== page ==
food healthy calories weight loss weight management fitness

This Is How To Calculate The Calories You Need To Eat, Everyday

By Rima Pundir
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This Is How To Calculate The Calories You Need To Eat, Everyday

Weight loss is a fine balance between the number of calories you take in and the number you expend by the physical activity you do every day. So if you take in more than you consume, the result is weight gain. If there's a balance, you stay the same weight. But it's only when the balance is skewed by you using more calories than you eat that you can truly begin to lose some weight.

Now the all-important question, in the name of fitness, how many calories should you eat?

1. Starving Yourself Is Not The Answer

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All food is made up of calories. And you can think of calories as fuel for your body, to do work, to regenerate, and to generally thrive and survive.

There are, of course, different kinds of nutrients to give you these calories, and each comes with specific functions. Naturally, the healthier the food, the lesser calorific quantity it carries, and vice versa. An apple is sweet but will give you fewer calories than an apple pie.

But maths can help you out here.

2. First, A Generalization

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Technically, the average adult needs about 2,000 calories a day, counting in mild to moderate exercise.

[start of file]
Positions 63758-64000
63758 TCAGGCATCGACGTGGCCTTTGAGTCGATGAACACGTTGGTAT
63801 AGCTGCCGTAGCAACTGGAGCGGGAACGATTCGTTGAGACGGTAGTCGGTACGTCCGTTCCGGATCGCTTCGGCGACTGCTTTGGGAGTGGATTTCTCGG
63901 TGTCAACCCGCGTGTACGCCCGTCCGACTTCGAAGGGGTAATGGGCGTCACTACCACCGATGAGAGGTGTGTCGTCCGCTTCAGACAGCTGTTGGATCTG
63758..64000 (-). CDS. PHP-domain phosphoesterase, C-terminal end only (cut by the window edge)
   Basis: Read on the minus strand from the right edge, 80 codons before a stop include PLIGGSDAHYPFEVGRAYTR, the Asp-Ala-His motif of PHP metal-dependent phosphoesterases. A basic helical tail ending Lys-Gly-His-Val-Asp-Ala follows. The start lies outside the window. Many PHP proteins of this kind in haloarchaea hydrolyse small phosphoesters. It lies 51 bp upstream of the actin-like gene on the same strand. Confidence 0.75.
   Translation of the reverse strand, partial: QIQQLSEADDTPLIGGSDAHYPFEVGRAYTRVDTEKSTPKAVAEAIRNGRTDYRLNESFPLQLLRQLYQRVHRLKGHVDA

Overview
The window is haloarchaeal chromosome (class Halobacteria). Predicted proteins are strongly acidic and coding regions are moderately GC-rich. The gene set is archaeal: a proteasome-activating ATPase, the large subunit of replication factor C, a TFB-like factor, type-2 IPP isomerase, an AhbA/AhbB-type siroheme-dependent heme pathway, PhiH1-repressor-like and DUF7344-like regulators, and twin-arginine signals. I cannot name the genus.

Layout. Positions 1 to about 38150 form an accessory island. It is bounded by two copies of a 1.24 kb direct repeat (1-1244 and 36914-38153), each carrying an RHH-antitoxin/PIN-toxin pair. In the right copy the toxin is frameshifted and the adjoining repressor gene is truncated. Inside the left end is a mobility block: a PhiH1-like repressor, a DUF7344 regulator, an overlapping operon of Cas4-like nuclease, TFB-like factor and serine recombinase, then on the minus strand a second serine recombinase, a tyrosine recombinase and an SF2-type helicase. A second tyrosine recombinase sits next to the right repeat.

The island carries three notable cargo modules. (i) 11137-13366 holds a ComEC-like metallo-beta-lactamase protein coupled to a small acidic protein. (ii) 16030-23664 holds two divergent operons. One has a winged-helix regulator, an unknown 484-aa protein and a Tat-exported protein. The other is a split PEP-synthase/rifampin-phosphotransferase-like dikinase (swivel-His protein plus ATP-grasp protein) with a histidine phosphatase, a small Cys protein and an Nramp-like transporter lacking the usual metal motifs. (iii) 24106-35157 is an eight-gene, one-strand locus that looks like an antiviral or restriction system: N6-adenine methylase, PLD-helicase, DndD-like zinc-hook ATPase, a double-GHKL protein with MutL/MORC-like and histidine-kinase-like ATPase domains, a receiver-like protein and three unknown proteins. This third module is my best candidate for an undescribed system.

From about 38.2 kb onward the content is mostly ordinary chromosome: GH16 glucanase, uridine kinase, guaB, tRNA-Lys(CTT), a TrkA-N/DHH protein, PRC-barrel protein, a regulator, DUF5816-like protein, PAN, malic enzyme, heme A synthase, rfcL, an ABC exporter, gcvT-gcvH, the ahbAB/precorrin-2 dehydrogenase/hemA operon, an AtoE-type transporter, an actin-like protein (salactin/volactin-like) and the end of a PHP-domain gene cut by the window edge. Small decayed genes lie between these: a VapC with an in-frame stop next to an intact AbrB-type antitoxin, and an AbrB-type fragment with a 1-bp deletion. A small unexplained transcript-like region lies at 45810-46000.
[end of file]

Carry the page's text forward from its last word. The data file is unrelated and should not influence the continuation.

If you want to lose weight, you need to cut down the calories and usually, 500 fewer calories per day is a good place to start.

It's also never recommended for women to go below 1,200 calories or for men to go down 1,800, and even these are very low strict dieting numbers.

You need fuel for your body to function, without it, your metabolism will go haywire.

3. Calculate Calories Via BMR

Post-it notes with the words "DIET" and "BMR" on them.
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The Harris-Benedict formula can help here. First, you need to calculate your BMR, like this.

Using the metric system, try calculating:

Women: BMR = 655 + (9.6 x weight in kg) + (1.8 x height in cm) - (4.7 x age in years)

Men: BMR = 66 + (13.7 x weight in kg) + (5 x height in cm) - (6.8 x age in years)

You can also calculate it online, here if math is a bit too taxing for you right now.

4. The Harris-Benedict Equation To Lose Weight

Losing weight is as simple as maths
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Now that you have your BMR, you can calculate the calories you need to maintain your weight, as follows:

If you are sedentary = BMR x 1.2 If you are lightly active = BMR x 1.375 If you are moderately active = BMR x 1.55 If you are very active = BMR x 1.725 If you are extra active = BMR x 1.9

Say you have a BMR of 1,500 and you are lightly active, then 1,500 x 1.375 = 2,062.6. These are the calories you need to maintain your weight.

To lose weight, simply cut down via dietary changes or exercise.

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